10/03/2012 09:47 am ET Updated Dec 06, 2017

Red Cross, United Way, Other Charities Tell Candidates What They Want


With the presidential election just weeks away and the two major candidates starting the debate cycle, 22 of the leading executives of the nonprofit sector have a message for both President Barack Obama and Gov. Mitt Romney.

The message: Tell us what the government plans to do, to abandon, to fund and then get out of the way.

Filmed prior to the recent The NonProfit Times Power & Influence Top 50 Gala in Washington, D.C., the executives let the two major party candidates know what the sector expects from the next administration when it comes to funding and cooperation. The key messages included dialog with the sector and then allowing charitable organizations to do the work they are better equipped than the government to achieve.


Links to the video were delivered to both campaigns. A White House official acknowledged receipt of the link. There is no response yet from the Romney campaign.

The executives said that they realize money is tight, but attacking the charitable deduction and other tools needed by the sector will only damage further the nation's social safety network.

The national discussion is about jobs. In some states, such as New York, an estimated 20 percent of the jobs are in the tax-exempt sector. Those workers pay taxes, as do the tax-exempts when it comes to payroll taxes and UBIT. In fact, while the national economy was creating few new jobs, the charitable sector was adding positions, the Center for Civil Society Studies at Johns Hopkins University.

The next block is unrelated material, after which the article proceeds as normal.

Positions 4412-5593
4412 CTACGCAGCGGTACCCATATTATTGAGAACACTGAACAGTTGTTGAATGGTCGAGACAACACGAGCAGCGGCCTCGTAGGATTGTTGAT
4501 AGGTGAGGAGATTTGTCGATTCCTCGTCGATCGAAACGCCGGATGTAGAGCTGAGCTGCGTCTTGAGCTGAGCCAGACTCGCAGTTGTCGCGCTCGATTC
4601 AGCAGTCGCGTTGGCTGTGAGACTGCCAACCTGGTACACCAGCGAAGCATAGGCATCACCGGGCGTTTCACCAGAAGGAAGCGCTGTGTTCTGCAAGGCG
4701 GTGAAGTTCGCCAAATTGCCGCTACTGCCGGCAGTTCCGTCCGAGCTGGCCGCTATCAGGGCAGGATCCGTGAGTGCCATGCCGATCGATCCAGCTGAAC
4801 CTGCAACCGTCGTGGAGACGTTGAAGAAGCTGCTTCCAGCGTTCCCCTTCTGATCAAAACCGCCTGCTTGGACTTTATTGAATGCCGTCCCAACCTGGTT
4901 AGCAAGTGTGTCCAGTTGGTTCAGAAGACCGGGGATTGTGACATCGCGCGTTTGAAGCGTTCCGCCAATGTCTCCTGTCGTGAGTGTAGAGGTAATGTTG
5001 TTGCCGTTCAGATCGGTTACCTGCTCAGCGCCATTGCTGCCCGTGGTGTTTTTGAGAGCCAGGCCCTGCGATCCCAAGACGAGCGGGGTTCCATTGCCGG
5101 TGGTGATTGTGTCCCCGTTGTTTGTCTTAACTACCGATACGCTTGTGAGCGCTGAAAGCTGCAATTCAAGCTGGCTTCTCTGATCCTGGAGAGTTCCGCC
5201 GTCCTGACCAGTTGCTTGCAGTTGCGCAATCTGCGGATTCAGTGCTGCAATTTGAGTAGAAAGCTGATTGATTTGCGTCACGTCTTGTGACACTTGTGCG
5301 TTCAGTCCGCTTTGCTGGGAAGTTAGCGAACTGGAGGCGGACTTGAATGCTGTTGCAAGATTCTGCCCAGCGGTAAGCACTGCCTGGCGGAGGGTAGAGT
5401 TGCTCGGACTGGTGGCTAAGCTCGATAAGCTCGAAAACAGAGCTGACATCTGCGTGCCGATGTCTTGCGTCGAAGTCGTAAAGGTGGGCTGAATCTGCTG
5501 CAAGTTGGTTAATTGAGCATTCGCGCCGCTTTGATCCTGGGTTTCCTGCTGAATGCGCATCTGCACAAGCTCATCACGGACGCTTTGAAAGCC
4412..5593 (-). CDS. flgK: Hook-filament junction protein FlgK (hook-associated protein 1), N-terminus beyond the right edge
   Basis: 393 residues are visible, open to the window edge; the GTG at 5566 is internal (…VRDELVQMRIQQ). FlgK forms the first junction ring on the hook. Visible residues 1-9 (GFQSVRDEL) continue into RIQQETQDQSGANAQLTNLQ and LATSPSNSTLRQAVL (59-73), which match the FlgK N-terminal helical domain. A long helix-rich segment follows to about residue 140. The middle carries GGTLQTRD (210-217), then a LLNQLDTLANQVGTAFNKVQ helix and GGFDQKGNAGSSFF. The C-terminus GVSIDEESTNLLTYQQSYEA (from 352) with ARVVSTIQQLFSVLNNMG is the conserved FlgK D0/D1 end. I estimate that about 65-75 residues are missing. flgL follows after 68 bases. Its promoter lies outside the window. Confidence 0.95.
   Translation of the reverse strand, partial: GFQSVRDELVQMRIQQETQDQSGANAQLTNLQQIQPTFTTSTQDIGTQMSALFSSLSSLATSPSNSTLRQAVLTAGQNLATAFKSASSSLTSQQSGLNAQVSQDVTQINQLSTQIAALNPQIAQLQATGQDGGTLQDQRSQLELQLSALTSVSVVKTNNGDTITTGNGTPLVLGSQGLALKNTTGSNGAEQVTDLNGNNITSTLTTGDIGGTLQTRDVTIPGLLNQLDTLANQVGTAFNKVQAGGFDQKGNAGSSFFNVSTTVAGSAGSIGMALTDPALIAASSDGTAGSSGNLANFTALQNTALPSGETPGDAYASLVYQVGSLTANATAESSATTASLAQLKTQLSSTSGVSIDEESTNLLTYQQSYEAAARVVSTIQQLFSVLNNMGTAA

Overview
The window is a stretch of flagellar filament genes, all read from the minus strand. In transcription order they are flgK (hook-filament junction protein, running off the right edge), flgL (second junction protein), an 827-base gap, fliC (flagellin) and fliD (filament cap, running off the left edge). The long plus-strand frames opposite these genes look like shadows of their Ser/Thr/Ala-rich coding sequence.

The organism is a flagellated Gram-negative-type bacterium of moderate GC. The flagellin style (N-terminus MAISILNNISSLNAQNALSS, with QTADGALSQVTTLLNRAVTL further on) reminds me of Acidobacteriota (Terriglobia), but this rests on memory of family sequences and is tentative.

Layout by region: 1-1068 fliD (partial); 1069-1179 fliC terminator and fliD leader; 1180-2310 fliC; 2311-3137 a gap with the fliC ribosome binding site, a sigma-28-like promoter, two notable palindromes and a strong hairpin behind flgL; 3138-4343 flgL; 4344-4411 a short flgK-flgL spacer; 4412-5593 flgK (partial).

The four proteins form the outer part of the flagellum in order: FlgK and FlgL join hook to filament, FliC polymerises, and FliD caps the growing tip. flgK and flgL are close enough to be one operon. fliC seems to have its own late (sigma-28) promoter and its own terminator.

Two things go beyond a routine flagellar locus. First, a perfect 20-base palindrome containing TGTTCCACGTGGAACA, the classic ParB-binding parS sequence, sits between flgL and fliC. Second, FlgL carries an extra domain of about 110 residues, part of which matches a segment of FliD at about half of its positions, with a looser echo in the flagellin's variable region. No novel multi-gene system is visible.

During an era of tax cuts and business incentives, from May 1999 through May 2009, jobs in the private sector increased just 1.1 percent, according to Bloomberg/Business Week. The majority of those jobs were in health and education, areas dominated by the nonprofit sector.

The NonProfit Times produced the video with the help of FineLine Solutions and can be viewed here.

The executives sending a message to the next occupant of the Oval Office were:

* Robert F. Ashcraft, Ph.D., founding executive director, Lodestar Center for Philanthropy and Nonprofit Innovation, Phoenix, Ariz.
* Diana Aviv, president & CEO, Independent Sector, Washington, D.C.
* Donna Butts, executive director, Generations United, Washington, D.C.
* Diana Campoamor, president, Hispanics in Philanthropy, Oakland, Calif.
* Tim Delaney, president & CEO, National Council of Nonprofits, Washington, D.C.
* James Firman, president & CEO, National Council on Aging, Washington, D.C.
* Brian Gallagher, president & CEO, United Way Worldwide, Alexandria, Va.
* John H. Graham IV, president & CEO, ASAE/The Center for Association Leadership, Washington, D.C.
* John Griswold, executive director, Commonfund Institute Wilton, Conn.
* Wendy Harman, director of social strategy, American Red Cross, Washington, D.C.
* Aaron Hurst, president & Founder Taproot Foundation, New York City.
* Irv Katz, president, National Human Services Assembly Washington, D.C.
* Sr. Georgette Lehmuth, president & CEO, National Catholic Development Conference, Hempstead, N.Y.
* Robert Lynch, president & CEO, Americans for the Arts, Washington, D.C.
* Tim McClimon, president, American Express Foundation, New York City.
* Risa Lavizzo-Mourey, president & CEO, Robert Wood Johnson Foundation, Princeton, N.J.
* Neil Nicoll, president & CEO, YMCA of the USA, Chicago, Ill.
* Michelle Nunn, chief executive officer, Points of Light Institute, Atlanta, Ga.
* Holly Ross, executive director, Nonprofit Technology Network, Portland, Ore.
* Judy Vredenburgh, president & CEO, Girls Inc., New York City.
* Ann Silverberg Williamson, president & CEO, Louisiana Association of Nonprofit Organizations, Baton Rouge, La.
* Samuel Worthington, president & CEO, InterAction, Washington, D.C.